Two Galaxies in Collision Phase Similar to One Face


NASA's Hubble Space Telescope made a discovery for Halloween. The telescope observed two collision stages, which looked like a face. The resulting image is quite interesting.

NASA Hubble Space Telescope, Halloween During the celebration caught a new image. This new image is a skull or ghostly two collisions the galaxy It occurs. This observation took place on 19 June 2019.

Although galactic collisions are particularly prevalent in the early universe, many of these galaxies, called the Harp-Madore, are not as dizzying as the collision at 704 million light-years from Earth. This intense encounter gives the system a ring structure for a short time. The collision process takes out the gas, dust and star discs of the galaxies and strains them and 'nose' and 'face' properties forming the dense star formation ring.

The collision creates a 'cosmic' face

hubble space telescope cosmic face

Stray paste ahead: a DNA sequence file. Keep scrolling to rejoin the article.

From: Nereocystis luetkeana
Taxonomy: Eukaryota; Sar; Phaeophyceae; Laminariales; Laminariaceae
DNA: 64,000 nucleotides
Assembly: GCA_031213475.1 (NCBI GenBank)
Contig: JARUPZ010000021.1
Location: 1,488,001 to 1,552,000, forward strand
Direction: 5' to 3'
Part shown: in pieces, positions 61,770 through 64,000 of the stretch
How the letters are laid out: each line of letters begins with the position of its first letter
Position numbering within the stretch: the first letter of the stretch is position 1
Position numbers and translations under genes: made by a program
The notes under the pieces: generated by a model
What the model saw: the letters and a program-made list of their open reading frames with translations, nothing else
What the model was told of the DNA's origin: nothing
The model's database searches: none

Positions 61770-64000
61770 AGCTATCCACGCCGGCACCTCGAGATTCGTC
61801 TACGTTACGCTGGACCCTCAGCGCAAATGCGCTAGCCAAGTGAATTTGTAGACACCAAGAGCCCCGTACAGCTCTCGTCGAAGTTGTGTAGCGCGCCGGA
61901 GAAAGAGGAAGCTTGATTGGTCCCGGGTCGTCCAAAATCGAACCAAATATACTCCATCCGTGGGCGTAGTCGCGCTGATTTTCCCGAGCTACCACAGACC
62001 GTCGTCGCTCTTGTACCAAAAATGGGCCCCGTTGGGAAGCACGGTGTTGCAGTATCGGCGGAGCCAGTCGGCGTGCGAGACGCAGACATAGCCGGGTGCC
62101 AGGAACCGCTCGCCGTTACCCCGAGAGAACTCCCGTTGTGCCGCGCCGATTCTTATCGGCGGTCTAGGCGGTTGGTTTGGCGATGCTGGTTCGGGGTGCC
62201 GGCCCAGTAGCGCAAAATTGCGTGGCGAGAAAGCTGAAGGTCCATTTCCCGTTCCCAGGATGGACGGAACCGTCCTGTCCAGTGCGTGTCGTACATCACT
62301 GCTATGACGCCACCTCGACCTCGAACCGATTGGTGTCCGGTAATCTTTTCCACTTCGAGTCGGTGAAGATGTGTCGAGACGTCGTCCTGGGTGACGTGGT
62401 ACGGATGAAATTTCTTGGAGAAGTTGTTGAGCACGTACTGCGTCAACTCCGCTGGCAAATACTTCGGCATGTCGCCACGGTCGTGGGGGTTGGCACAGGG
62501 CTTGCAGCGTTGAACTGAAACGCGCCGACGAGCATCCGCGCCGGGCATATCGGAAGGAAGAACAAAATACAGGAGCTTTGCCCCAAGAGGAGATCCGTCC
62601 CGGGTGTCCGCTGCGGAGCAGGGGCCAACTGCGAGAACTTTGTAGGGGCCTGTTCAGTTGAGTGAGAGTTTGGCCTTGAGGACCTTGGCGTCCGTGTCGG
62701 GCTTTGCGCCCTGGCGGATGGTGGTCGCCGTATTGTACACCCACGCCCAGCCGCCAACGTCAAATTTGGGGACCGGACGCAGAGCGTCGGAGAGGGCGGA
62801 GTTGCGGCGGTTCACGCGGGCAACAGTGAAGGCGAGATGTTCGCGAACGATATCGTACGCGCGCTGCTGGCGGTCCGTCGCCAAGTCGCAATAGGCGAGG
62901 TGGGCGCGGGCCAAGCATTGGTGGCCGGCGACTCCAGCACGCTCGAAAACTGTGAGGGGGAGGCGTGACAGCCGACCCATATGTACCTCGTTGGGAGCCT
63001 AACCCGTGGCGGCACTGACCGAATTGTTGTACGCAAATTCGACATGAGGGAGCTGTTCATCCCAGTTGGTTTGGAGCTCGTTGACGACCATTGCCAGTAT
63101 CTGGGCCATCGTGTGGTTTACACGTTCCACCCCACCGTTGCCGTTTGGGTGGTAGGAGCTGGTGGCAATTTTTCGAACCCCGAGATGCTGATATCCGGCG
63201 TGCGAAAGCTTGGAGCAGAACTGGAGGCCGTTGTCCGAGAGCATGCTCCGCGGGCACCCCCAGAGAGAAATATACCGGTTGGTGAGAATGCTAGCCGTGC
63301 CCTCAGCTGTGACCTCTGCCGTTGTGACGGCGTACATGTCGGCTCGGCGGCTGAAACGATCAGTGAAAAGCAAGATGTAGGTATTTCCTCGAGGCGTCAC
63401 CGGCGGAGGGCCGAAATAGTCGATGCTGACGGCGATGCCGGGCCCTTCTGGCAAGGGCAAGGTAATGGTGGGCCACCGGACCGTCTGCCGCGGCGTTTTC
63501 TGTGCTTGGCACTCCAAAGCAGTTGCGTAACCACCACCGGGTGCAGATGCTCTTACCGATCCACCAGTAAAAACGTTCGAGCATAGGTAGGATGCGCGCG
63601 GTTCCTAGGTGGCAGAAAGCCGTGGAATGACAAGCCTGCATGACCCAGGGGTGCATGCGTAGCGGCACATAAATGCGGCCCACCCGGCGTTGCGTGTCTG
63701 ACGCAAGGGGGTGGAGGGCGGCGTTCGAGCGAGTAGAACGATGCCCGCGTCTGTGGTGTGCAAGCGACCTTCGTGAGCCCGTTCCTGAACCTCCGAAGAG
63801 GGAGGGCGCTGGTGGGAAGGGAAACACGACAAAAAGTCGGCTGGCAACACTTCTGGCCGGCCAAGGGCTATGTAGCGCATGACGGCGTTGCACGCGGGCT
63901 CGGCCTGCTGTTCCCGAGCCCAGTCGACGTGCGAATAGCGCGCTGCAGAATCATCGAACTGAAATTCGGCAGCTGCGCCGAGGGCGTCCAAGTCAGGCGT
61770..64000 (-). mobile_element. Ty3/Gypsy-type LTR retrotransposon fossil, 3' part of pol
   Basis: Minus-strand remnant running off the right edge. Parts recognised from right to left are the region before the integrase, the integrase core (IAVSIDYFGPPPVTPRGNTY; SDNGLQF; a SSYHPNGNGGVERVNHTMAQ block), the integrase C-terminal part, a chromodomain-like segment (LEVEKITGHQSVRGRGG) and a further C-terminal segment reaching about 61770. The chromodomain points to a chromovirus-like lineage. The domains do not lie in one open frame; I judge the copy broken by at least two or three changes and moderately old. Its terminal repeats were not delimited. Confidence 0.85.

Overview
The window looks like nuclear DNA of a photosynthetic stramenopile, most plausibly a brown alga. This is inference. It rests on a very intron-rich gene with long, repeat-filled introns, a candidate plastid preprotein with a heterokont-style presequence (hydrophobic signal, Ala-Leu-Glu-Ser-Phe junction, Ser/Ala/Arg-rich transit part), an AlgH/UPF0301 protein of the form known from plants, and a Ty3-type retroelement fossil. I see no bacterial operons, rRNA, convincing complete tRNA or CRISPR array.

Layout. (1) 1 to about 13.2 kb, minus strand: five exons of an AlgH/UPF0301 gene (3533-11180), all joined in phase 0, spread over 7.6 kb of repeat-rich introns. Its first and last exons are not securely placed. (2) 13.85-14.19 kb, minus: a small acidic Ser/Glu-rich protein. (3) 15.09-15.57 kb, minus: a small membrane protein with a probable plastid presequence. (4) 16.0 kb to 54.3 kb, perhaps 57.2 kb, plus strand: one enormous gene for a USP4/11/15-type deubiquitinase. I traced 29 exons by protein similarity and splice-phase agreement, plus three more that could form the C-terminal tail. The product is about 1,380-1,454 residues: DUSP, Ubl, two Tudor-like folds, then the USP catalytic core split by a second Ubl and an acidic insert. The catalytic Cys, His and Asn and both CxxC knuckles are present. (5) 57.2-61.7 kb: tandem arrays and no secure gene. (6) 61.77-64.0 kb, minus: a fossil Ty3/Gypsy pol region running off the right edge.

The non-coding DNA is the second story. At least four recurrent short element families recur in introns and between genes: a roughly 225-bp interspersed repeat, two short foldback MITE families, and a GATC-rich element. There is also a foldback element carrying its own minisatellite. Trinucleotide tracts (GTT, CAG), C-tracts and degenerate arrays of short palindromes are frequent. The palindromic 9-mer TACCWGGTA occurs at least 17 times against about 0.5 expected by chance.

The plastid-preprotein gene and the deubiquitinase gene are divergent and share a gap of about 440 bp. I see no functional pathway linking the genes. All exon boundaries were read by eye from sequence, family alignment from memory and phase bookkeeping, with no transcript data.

Ring galaxies are rare and only a few of them cosmic as around us. Galaxies only need to collide correctly, so that they interact to form the ring and soon unite in a completely dispersed way. Two of the galaxies we see here star it is quite unusual for the rise of the world to rise side by side. 'Eyes' Since the bloating forms appear to be the same size, we can be sure that the two colliding galaxies are the same size. This is different from the widespread galactic collisions in which smaller galaxies are attracted by their larger neighbors.


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Hubble, this unique system, the telescope observation program 'snapshot ' observed as part of the program. Astronomers plan to use this innovative Hubble program to take a closer look at many other interactive interactive galaxies. The aim is to compile a solid example of nearby interactive galaxies that can give an idea of ​​how galaxies grow with galactic mergers over time. Astronomers planned to launch in 2021 by analyzing these detailed Hubble observations. NASA CSA James Webb Space Telescope will be able to decide which systems are priority targets for follow-up observations.